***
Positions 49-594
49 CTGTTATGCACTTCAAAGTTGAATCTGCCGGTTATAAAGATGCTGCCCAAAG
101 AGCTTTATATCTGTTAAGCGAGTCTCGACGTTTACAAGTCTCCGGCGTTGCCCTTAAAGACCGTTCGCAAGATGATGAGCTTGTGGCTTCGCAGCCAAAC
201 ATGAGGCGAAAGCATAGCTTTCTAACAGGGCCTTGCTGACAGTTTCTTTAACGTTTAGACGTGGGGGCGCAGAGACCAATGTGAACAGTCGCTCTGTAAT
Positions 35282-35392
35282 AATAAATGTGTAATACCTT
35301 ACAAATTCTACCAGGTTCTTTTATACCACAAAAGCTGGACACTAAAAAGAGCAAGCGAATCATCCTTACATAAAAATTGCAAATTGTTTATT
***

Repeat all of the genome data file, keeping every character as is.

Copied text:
Positions 49-594
49 CTGTTATGCACTTCAAAGTTGAATCTGCCGGTTATAAAGATGCTGCCCAAAG
101 AGCTTTATATCTGTTAAGCGAGTCTCGACGTTTACAAGTCTCCGGCGTTGCCCTTAAAGACCGTTCGCAAGATGATGAGCTTGTGGCTTCGCAGCCAAAC
201 ATGAGGCGAAAGCATAGCTTTCTAACAGGGCCTTGCTGACAGTTTCTTTAACGTTTAGACGTGGGGGCGCAGAGACCAATGTGAACAGTCGCTCTGTAAT
Positions 35282-35392
35282 AATAAATGTGTAATACCTT
35301 ACAAATTCTACCAGGTTCTTTTATACCACAAAAGCTGGACACTAAAAAGAGCAAGCGAATCATCCTTACATAAAAATTGCAAATTGTTTATT